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Dangerous Liaisons
Sex and Love in the Segregated South
Charles F. Robinson II

Why was marriage against the law?

In the tumultuous decades after the Civil War, as the southern white elite reclaimed power, “racial mixing” was the central concern of segregationists who strove to maintain “racial purity.” Segregation—and race itself—was based on the idea that interracial sex posed a biological threat to the white race. In this groundbreaking study, Charles Robinson examines how white southerners enforced anti-miscegenation laws. His findings challenge conventional wisdom, documenting a pattern of selective prosecution under which interracial domestic relationships were punished even more harshly than transient sexual encounters. Robinson shows that the real crime was to suggest that black and white individuals might be equals, a notion which undermined the legitimacy of the economic, political, and social structure of white male supremacy.

Robinson examines legal cases from across the South, considering both criminal prosecutions brought by states and civil disputes over marital and family assets. He also looks at U.S. Supreme Court decisions, debates in state legislatures, comments in the U.S. Congressional Record, and newspaper editorials. He not only shows the hardening of racial categories but assesses the attitudes of African Americans about anti-miscegenation laws and intermarriage.

Dangerous Liaisons vividly documents the regulation of intimacy and its fundamental role in the construction of race.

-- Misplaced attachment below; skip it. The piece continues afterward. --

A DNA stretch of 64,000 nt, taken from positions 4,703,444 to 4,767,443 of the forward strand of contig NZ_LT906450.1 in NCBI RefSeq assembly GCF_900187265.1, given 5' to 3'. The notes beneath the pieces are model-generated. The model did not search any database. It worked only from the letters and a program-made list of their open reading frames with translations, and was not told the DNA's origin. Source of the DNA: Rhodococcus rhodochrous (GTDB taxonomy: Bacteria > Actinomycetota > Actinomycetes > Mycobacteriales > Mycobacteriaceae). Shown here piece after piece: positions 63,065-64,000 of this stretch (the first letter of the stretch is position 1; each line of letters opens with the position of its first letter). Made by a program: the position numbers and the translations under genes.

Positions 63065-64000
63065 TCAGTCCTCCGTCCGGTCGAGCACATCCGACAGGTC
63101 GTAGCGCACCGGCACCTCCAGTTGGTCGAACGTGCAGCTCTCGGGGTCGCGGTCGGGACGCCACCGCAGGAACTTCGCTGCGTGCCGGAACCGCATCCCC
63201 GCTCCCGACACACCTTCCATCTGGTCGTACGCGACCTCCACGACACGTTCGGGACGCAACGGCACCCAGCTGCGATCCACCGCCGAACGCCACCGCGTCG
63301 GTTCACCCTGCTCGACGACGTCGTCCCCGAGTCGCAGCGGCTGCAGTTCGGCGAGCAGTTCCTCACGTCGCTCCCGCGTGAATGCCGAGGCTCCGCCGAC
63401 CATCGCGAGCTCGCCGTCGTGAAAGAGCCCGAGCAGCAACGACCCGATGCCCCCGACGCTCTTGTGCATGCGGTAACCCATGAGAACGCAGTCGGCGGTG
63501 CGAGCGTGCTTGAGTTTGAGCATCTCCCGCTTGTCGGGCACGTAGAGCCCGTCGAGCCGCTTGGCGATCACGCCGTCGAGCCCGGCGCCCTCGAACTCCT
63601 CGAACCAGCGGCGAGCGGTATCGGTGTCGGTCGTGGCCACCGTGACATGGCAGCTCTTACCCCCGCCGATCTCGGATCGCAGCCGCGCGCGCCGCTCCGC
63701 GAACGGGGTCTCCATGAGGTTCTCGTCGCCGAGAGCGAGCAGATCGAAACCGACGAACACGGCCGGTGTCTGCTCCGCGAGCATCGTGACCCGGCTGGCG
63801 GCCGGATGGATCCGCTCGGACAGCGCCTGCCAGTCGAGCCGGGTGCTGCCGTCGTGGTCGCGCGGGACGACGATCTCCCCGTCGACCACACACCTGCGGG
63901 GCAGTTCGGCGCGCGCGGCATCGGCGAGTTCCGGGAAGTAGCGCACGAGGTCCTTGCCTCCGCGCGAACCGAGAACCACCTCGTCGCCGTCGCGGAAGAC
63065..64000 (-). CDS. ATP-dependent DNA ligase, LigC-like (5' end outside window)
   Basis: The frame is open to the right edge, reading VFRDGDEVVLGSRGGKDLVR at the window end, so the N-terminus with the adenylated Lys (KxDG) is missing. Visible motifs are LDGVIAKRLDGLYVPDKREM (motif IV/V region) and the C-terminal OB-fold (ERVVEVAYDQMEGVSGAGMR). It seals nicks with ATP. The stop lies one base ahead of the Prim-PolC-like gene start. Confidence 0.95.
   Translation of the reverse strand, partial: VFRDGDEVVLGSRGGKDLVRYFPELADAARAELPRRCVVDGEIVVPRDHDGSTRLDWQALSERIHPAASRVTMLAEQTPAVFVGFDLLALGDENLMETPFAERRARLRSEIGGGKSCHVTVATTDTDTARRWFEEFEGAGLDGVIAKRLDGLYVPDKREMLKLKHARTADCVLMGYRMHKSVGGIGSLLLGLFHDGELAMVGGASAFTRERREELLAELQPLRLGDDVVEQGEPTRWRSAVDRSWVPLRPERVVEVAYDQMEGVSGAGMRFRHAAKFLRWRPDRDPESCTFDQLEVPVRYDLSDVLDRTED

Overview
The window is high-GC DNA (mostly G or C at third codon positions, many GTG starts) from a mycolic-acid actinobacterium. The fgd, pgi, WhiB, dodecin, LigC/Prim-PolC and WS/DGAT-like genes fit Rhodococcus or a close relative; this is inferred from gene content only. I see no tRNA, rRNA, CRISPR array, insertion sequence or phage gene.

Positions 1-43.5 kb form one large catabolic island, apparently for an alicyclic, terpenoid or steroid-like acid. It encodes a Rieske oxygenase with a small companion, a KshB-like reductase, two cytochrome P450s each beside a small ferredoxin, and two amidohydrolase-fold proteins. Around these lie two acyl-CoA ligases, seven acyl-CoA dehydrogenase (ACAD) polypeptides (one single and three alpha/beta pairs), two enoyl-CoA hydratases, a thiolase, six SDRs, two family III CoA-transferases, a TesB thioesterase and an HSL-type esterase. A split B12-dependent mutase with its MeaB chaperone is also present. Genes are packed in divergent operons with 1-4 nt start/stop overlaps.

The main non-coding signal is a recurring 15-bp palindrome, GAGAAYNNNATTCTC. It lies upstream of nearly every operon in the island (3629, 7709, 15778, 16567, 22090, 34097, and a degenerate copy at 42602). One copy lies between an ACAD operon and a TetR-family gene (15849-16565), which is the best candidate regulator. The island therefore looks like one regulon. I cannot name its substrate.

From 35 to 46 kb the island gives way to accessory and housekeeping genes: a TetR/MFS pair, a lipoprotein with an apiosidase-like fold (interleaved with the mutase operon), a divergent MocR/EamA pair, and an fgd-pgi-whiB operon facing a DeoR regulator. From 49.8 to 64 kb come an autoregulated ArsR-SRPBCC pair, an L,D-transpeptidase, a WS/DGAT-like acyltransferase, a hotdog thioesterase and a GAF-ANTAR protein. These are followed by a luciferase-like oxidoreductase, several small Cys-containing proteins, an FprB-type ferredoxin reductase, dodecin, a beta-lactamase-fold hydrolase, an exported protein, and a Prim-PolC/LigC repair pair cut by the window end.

“A useful volume for those who want to know more about the variety of antimiscegenation laws in the South or the gap between statutory law and legal enforcement.”
Journal of American History

“Valuable not only for its catalog of laws and cases but also for Robinson’s unwavering attention to enforcement and defiance alike.”
Journal of Southern History

“The most important book on the actual workings of anti-miscegenation law ever written. . . . Robinson shows over and over again that white authorities were less concerned about interracial sex per se than they were with the possibility of white and black people establishing bona fide romantic and domestic relationships. This is an absolutely novel point.”
—James T. Campbell, author of Songs of Zion: The African Methodist Episcopal Church in the United States and South Africa (Yale, 1997)

“A comprehensive account not just of the anti-miscegenation laws on the books but also of the implementation of those laws. Thorough, informative, valuable, intriguing. . . . Worthwhile reading.”
—Rachel Moran, author of Interracial Intimacy: The Regulation of Race and Romance
(Chicago, 2001)

 

Charles F. Robinson II is an associate professor of history and program director of the African American Studies program at the University of Arkansas.

 

6"x9"
160 pages
August 2006
$19.95 (s) Paper
1-55728–833-X (978-1-55728-833-2)
2003
$39.95, cloth (s)
1-55728-755-4 (978-1-55728-755-7)